Sunday, October 11, 2009
Another Civil War unknown is laid to rest
A couple Sundays ago I posted about an unknown Union soldier who was killed at the Battle of Antietam during the American Civil War. His bones had been discovered by chance, but the only clues to his identity were his New York-issued uniform buttons. His remains were returned to New York for proper burial.
This weekend, another unknown American from the Civil War is laid to rest. Due to the vagary of uniforms at this stage of the war when the Battle of Franklin was fought, making a determination of which army he was in by the buttons wasn’t possible, so his coffin was draped with both Union and Confederate flags, and his honor guard featured re-enactors from both sides. Furthermore, soil was collected from 18 different states associated with the Civil War to be poured into the man’s grave to ensure that at least something of his native home would be interred with his remains, including soul collected from the Devil’s Den section of the Gettysburg National Battlefield.
Most of this article comes from Kevin Walters of The Tennessean newspaper, with additional details from the Associated Press.
FRANKLIN, TN — Six months ago, workmen's shovels first pried loose the skeleton of a Civil War soldier buried 145 years ago in an unmarked grave on a field now under commercial development along Columbia Avenue.
Today, a new grave and coffin will cradle the man's bones. He will be buried under a monument of limestone in Rest Haven Cemetery with soil fetched from 18 Civil War states, North and South.
"This soldier represents all of the soldiers, the thousands that were lost and are still buried across the South," said Robin Hood, chairman of the Franklin Battlefield Task Force that organized the event.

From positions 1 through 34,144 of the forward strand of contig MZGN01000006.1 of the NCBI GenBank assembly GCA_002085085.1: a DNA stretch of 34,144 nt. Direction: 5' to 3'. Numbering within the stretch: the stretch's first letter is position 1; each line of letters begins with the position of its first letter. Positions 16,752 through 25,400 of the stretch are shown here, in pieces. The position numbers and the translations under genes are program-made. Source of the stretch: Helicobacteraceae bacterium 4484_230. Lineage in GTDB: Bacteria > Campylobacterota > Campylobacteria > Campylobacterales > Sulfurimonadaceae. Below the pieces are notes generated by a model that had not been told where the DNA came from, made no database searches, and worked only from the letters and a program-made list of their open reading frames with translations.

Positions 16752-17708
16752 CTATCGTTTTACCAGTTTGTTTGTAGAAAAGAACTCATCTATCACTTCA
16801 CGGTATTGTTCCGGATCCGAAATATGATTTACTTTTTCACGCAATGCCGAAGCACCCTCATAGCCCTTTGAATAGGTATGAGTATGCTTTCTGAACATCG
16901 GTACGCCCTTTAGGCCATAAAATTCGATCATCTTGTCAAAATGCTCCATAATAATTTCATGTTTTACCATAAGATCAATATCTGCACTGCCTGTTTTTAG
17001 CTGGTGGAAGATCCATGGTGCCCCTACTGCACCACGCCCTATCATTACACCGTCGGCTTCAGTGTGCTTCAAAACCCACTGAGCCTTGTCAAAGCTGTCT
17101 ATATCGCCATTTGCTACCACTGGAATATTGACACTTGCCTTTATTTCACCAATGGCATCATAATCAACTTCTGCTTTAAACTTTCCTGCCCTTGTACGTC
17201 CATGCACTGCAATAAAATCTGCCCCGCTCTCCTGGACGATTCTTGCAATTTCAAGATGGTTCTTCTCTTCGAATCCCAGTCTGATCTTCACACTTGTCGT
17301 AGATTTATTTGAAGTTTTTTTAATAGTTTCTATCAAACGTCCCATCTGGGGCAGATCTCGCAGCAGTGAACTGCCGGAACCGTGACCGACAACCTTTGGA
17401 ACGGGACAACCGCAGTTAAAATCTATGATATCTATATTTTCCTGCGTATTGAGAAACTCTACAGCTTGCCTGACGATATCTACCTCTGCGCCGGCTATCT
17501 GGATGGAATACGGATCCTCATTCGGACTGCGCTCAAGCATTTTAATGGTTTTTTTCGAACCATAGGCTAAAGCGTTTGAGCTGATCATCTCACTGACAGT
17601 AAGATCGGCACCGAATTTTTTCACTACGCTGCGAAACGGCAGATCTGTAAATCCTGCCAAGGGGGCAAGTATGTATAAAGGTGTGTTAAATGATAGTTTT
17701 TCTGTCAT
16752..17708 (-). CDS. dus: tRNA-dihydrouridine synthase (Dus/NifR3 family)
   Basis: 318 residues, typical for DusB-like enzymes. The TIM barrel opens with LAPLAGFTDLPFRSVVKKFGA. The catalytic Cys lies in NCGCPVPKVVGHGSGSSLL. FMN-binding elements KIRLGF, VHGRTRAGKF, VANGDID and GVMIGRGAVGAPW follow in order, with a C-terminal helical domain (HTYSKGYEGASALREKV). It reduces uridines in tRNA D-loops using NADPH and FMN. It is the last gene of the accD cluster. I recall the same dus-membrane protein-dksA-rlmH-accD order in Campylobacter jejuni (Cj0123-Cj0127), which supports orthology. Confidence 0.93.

It's unknown which side the soldier fought on when he was among the nearly 2,000 killed in the 1864 Battle of Franklin. Construction workers happened upon the anonymous soldier's shallow grave in May.
Military buttons found with the remains were from the Civil War, but they don't prove whether the soldier was a Union man or a Confederate, Hood said.
"Some of them were Union and some of them were Southern," he said. "And that late in the war a lot of the Southern buttons were Union buttons, because the Confederate buttons didn't hold up as well."
The coffin draped in Confederate and Union flags was transported from St. Paul's Episcopal Church, which served as a barracks and hospital during the conflict, to Rest Haven Cemetery in a horse-drawn carriage accompanied by Civil War re-enactors.
A new memorial at the cemetery features a limestone column that was once part of the state Capitol, which served as Union stronghold during the war.
"If this man was a Union solider, his comrades may have actually passed through those columns," Hood said. "So it's fitting."
Yet men and women who have filed through St. Paul's Episcopal Church to see the man's coffin during the past two days say they don't want today's event — which has been planned down to the minute — to overshadow the humanity of someone whose name they probably will never know and whose beliefs they can only guess at.
Instead they say their thoughts turn to soldiers fighting everywhere today, and to their own mortality and legacies. What would you want to happen if someone dug up your bones?
"This was someone's son," said Kraig McNutt, who publishes a Battle of Franklin blog. "He probably wrote home to his wife and talked about his conditions at the time and how hungry he was. … He was an American soldier who was fighting for what he believed in, regardless of what side he was on."
Since the bones were unearthed, speculation about the man's life and death has varied. There's no proof about who he was.
There was no marker on the grave. No identification was found with his skeleton except a handful of brass buttons carrying a federal eagle symbol, a fired Minié ball, tacks from the soles of his boots and a glass bead. All of these will be buried today with the bones.
Fighting tore through Franklin on Nov. 30, 1864, leaving thousands of dead Union and Confederate soldiers — mostly farther north on Columbia Avenue of where the skeleton was discovered.
That has led to speculation from historians that the man died sometime in December 1864, after the Battle of Nashville, when Union troops pursued Confederate forces back through Franklin.
Some have said the man might have been a Confederate soldier who was wearing Union buttons.
"Folks can discuss it as much as they like but we'll never know," said retired teacher Bill Heard, 60, of Cookeville, Tenn., who wore a navy blue Union uniform as he stood guard over the coffin. "Some folks just like to take ownership."